The transition to agile requires major changes to many roles outside of the development group. One of the bigger impacts is on how projects are managed. I came across an example of this week. An agile team did not complete all of the stories for a sprint. The reaction of the program manager was to ask the development team to add that story to the next sprint without taking out any of the planned stories. The goal was to “catch up” to the original schedule, and the inevitable result will be that the development team will miss the target for the next sprint.
Of course the desire to “make up” for lost time is pretty universal in software projects, it is one of the reasons that Tim Cargill ninety-ninety rule “The first 90 percent of the code accounts for the first 90 percent of the development time. The remaining 10 percent of the code accounts for the other 90 percent of the development time” still holds true.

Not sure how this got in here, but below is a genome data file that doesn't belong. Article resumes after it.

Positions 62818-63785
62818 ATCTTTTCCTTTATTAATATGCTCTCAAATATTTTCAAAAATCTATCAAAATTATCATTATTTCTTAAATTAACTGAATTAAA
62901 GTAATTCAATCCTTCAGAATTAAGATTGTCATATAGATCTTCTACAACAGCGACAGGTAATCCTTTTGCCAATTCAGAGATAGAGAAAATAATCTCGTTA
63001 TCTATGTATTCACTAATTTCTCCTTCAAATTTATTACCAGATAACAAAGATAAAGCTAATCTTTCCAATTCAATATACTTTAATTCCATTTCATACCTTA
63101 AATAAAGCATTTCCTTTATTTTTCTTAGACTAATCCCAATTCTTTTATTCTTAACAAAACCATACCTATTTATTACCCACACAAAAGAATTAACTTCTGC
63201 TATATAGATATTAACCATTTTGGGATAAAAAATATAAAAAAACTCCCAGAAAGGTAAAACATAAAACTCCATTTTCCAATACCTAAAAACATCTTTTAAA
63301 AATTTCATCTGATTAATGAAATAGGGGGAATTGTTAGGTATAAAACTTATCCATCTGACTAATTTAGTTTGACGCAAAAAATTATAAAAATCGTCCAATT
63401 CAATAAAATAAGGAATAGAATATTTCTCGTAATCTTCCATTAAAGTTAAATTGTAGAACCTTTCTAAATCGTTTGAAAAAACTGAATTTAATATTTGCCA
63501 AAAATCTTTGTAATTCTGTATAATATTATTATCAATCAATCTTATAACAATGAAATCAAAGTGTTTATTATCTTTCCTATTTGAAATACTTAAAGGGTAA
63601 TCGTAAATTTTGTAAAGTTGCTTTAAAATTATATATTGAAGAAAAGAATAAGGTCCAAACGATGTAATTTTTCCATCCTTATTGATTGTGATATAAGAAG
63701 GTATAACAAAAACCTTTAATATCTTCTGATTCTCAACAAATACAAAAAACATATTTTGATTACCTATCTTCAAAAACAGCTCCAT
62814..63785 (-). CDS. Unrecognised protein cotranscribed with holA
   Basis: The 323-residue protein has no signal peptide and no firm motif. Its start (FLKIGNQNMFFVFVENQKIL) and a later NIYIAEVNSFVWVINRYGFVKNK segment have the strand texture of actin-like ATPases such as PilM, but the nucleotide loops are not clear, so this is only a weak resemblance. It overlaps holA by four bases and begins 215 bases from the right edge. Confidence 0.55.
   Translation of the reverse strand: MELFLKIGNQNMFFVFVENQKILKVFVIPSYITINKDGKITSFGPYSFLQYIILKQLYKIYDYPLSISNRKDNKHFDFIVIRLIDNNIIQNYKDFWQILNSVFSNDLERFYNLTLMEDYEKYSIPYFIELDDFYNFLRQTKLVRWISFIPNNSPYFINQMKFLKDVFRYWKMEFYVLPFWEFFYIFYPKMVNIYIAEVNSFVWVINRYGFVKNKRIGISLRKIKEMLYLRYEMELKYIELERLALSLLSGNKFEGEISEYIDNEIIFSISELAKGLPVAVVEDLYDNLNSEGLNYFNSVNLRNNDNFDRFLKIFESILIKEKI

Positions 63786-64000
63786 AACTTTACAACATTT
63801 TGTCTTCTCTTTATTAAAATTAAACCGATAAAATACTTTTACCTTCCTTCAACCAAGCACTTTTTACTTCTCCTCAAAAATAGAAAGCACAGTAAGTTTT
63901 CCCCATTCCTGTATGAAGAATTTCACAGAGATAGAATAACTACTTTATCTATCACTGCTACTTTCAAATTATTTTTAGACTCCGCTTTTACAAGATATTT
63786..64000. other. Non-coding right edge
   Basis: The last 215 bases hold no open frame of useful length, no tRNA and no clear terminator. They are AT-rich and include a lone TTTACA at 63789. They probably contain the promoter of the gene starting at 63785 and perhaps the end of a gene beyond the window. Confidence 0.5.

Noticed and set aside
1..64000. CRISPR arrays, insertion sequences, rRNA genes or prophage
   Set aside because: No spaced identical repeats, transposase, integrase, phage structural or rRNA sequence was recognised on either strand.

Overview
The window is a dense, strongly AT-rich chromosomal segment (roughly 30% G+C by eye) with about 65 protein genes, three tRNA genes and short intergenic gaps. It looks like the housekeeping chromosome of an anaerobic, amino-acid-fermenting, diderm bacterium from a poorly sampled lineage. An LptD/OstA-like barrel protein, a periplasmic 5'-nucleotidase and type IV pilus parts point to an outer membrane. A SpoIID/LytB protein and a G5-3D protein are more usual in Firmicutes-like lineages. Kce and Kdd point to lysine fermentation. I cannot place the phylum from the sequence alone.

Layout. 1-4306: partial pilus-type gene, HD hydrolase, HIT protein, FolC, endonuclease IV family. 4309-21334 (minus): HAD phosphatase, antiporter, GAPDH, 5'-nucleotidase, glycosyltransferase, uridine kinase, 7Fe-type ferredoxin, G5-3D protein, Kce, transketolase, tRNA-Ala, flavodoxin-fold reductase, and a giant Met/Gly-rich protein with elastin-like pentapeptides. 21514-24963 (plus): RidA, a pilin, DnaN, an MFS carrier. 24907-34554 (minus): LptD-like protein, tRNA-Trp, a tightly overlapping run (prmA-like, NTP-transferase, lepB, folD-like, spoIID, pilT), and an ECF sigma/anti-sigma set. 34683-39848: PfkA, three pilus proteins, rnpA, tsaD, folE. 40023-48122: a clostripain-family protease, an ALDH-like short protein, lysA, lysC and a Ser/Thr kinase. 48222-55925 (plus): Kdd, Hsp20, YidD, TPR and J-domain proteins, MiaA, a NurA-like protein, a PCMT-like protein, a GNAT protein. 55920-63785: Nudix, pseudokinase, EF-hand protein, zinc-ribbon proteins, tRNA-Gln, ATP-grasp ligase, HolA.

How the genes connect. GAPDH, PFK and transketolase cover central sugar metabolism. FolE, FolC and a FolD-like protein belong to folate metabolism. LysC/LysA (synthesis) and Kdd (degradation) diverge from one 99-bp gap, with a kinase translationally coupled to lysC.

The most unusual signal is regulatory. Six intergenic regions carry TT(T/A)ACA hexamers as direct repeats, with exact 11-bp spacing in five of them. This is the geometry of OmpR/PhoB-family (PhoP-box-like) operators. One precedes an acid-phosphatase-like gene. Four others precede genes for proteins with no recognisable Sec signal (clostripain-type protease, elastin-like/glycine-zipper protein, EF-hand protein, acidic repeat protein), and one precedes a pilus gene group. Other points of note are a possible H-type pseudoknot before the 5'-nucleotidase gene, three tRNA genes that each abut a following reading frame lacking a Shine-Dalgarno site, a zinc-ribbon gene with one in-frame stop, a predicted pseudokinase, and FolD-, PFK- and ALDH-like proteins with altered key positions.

The reality is that if one of the stories in the backlog had a estimate that was too optimistic, others will also have the same issue. By using past progress as an accurate estimate of future progress, agile development highlights bad news early in the process. The hard part is to trust your burn down charts, accept the bad news and adapt to the new reality.
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